Sometimes it takes good engineering to straighten out twisted politics.
In 1997, working in conjunction with the Electronic Frontier Foundation, John Gilmore decided to demonstrate this by building a custom computer that would be able to solve the Data Encryption Standard, an encoding scheme the United States Government had been promoting for "secure" business and financial communications since the 1970s.
It had long been suspected the Government was pressing citizens to use this standard because its intelligence agencies were secretly able to decode DES-encrypted messages. It appears this theory was right. DES *was* crackable -- easily and affordably -- which Mr. Gilmore demonstrated in July, 1998 by using his "DES Cracker" system to solve in just three days a DES-encoded message that had been produced as part of a decryption contest.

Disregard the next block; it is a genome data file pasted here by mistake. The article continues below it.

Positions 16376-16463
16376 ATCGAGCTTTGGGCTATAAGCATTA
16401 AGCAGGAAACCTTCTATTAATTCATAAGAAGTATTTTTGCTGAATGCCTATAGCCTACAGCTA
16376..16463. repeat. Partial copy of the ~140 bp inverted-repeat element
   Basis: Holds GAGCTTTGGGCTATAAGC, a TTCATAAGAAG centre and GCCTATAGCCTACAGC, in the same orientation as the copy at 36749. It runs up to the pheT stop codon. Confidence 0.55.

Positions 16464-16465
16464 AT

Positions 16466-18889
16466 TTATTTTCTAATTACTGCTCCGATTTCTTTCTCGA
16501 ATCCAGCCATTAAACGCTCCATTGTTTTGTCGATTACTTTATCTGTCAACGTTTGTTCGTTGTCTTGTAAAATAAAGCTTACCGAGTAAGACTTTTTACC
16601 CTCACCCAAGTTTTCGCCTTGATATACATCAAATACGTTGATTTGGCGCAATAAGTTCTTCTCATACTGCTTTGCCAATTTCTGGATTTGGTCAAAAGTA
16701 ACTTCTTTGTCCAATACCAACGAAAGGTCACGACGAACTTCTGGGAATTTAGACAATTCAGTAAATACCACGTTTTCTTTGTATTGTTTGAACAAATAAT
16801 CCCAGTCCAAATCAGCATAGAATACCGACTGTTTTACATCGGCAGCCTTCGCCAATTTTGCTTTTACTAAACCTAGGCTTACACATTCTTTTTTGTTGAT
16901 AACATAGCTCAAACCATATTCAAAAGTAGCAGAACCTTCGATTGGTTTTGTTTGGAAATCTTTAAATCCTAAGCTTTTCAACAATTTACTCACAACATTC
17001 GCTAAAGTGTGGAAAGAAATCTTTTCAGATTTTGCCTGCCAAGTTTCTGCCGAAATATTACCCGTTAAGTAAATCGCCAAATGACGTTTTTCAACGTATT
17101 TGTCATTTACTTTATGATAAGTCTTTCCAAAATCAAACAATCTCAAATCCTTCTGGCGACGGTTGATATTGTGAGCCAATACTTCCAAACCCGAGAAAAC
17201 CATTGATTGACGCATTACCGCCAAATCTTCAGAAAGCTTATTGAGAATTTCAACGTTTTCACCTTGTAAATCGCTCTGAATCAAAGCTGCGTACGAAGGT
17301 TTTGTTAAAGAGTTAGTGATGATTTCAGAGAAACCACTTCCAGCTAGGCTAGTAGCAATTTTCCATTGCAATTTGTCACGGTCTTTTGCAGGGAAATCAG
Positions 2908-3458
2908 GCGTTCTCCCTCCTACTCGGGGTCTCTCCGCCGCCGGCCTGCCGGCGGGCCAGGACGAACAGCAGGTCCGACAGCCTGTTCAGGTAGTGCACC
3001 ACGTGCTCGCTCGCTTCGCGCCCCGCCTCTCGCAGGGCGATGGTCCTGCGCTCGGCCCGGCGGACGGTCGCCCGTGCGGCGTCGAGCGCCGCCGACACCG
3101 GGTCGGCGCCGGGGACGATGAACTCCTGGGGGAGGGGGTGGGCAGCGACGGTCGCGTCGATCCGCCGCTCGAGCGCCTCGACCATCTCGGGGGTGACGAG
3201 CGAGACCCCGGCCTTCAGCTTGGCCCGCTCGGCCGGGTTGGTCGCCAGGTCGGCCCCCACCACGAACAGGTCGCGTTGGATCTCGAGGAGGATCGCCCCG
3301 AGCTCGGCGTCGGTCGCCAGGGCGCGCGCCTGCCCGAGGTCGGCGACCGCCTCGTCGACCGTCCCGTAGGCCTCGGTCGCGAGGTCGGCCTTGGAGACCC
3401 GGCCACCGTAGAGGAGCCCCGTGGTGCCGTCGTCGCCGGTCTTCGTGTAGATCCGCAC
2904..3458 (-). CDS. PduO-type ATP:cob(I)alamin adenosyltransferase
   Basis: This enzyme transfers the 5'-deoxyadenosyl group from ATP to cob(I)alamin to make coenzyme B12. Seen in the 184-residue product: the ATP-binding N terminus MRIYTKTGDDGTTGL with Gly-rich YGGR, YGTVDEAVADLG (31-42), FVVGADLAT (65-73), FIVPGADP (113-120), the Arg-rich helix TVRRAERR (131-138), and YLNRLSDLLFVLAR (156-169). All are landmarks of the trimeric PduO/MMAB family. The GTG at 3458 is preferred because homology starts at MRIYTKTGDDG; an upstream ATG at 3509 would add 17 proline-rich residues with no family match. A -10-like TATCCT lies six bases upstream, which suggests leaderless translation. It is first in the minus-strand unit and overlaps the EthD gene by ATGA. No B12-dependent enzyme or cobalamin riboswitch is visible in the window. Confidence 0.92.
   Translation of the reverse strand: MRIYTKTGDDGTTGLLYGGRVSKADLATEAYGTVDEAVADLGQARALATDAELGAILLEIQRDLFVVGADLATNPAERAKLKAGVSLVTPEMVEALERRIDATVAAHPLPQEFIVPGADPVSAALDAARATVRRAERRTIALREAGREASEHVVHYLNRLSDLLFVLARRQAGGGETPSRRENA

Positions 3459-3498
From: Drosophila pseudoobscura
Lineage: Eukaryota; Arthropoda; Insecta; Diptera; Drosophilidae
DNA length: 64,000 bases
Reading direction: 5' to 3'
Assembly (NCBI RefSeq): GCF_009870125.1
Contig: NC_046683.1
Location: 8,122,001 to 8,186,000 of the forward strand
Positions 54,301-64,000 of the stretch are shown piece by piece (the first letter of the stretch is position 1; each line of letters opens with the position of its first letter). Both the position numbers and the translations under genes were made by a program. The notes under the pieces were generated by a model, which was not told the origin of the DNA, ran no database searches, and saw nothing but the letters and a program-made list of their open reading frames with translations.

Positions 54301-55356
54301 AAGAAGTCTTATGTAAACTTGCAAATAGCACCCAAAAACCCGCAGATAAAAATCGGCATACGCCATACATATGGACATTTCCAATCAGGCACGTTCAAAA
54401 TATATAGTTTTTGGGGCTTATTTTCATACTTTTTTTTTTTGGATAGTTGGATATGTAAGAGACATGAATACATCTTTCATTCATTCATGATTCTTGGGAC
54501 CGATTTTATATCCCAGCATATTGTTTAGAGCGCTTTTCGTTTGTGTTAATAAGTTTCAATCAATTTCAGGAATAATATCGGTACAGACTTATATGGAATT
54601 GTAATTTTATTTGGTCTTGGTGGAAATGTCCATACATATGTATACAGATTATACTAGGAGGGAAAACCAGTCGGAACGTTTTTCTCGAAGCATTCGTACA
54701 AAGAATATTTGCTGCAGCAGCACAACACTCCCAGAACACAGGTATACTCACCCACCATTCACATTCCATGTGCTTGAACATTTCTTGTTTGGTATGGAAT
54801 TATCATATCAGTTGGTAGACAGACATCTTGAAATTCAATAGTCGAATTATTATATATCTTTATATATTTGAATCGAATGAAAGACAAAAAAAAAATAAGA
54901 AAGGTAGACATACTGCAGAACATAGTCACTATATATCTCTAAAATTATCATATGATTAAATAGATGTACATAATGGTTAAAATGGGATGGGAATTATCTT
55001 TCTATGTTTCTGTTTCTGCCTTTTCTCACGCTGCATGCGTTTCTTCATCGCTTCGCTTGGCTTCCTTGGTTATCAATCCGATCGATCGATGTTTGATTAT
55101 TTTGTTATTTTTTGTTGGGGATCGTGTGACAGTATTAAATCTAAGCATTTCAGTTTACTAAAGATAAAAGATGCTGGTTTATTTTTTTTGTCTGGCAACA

In this presentation Mr. Gilmore will discuss the hardware and software design of the DES Cracker system and explain some of the politics surrounding the DES controversy.
Note: A full description of the DES Cracker system, including complete hardware and software design details, appears in the book, "Cracking DES: Secrets of Encryption Research, Wiretap Politics, & Chip Design," published by O'Reilly. Further details can also be found at:
About the speaker:
John Gilmore is an entrepreneur and civil libertarian. He was an early employee of Sun Microsystems, and co-founded Cygnus Solutions, the Electronic Frontier Foundation (EFF), the Cypherpunks, and the Internet's "alt" newsgroups. He has twenty-five years of experience in the computer industry, including programming, hardware and software design, management, and investment, and is a significant contributor to the worldwide open source (free software) development effort.
Mr. Gilmore's advocacy efforts on encryption policy aim to improve public understanding of this fundamental technology for privacy and accountability in open societies. He led the team that built, in conjunction with the EFF, the world's first published DES Cracker. He is a board member of the Internet Society and the Electronic Frontier Foundation.
Further background information may be found at